Sané’s project therefore involved looking for a cheaper way to produce laccase. She decided to use the crude culture supernatant without further treatment. “When the fungus is grown on a liquid nutrient culture, it floats on top of it just like mould on apple juice.” In this case, Trametes appears to secrete more than just laccase. “The fungus secretes the entire enzyme complex into the liquid medium and we are using the crude supernatant for the degradation of pollutants without further purification.” 

This is only part of the concept for which Sané and three other up-and-coming scientists were recently awarded the 2014 Huber Technology Prize: Future Water for projects involving “Energy and Resources from Wastewater”. The objective of this new prize is to encourage up-and-coming scientists to develop concepts that contribute to protecting the environment and saving resources. The second part of Sané’s concept foresees the use of the fungus for improving the performance of a hybrid microbial-enzymatic fuel cell. 

Cost-efficient energy efficiency with Trametes

Schematic showing the potential integration of Trametes cultivation into the wastewater treatment plant concept: The fungal laccase provides the energy for the biofuel cell at the same time as degrading micropollutants in the wastewater. © IMTEK, University of Freiburg
In a hybrid microbial-enzymatic fuel cell, microorganisms that are found in wastewater can attach to the anode and transfer electrons resulting from the degradation of compounds. “These microorganisms are able to ‘breathe’ with the anode rather than with oxygen,” explains Sané, going on to add “at the same time, they metabolise the organic carbon in the wastewater. We do not need to feed them additional organic carbon compounds.” An electric circuit is established when the electrons migrate towards the cathode where the laccase enzyme catalyses the transfer of electrons to oxygen. However, laccase has a lifespan of no more than two weeks, and laccase-based fuel cells can currently only be used in the laboratory. The isolation and purification of the enzyme is a rather complex process, even in the laboratory. Sané had the idea of skipping the isolation and purification steps and using the crude supernatant without further treatment. This solution contains the enzyme as well as many other molecules. Sané found no significant difference in the fuel cell performance when using crude supernatant that contains laccase compared to purified laccase in culture medium. “This was totally unexpected,” says Sané. “We have been able to show that the lifespan of the cathode can be greatly prolonged if we repeatedly exchange the crude culture supernatant.” Sané ended up with a cathode that had a lifespan of four months, and was convinced that this could be prolonged further. “Unfortunately, my reactor dried out,” she says. Sané’s vision is to combine two methods based on the laccase enzyme: a wastewater fungus farm combined with a wastewater treatment plant, which would then be an autonomous wastewater plant that produces the energy it consumes at the same time as degrading micropollutants. “The smartest possible solution would be to grow the fungus on the surface of the wastewater that contains the fuel cell and in which the drug residues are broken down,” says Sané. “We would be able to purify water at the same time as generate electricity.” The next step will now be to turn the concept into reality.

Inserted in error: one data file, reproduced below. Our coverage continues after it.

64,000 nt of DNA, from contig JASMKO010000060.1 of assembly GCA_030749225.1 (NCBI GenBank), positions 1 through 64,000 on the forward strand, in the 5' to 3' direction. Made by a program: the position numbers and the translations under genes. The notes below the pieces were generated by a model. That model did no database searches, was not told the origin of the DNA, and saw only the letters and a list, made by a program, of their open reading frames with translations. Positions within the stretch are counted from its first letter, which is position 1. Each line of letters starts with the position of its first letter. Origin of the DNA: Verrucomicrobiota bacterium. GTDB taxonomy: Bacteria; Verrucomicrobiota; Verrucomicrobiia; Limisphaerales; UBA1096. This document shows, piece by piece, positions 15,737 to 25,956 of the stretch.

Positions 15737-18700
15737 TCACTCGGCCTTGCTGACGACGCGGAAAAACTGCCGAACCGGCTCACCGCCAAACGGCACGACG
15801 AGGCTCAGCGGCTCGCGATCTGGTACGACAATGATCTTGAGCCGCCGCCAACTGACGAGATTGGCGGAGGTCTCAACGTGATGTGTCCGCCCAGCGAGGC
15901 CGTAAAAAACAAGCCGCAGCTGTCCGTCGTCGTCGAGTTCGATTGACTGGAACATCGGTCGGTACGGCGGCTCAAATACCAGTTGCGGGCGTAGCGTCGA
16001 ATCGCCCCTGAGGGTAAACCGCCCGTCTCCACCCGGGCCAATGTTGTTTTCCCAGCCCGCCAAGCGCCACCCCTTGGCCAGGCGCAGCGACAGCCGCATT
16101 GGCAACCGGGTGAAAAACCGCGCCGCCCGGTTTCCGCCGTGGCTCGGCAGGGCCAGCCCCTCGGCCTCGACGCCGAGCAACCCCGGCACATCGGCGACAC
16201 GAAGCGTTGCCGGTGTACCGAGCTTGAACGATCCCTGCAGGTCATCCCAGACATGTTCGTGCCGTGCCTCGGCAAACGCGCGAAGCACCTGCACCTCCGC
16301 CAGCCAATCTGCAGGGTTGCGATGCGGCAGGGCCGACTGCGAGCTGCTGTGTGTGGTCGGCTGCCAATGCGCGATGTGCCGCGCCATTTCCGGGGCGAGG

Further information:
Sabine Sané
Department of Microsystems Engineering - IMTEK
University of Freiburg
Georges-Koehler-Allee 103
79110 Freiburg
Tel.: +49 (0)761 / 203-73262
E-mail: Sabine.Sane(at)imtek.uni-freiburg.de

Website address: https://www.biooekonomie-bw.de/en/articles/news/crude-mushroom-solution-to-degrade-micropollutants-and-increase-the-performance-of-biofuel-cells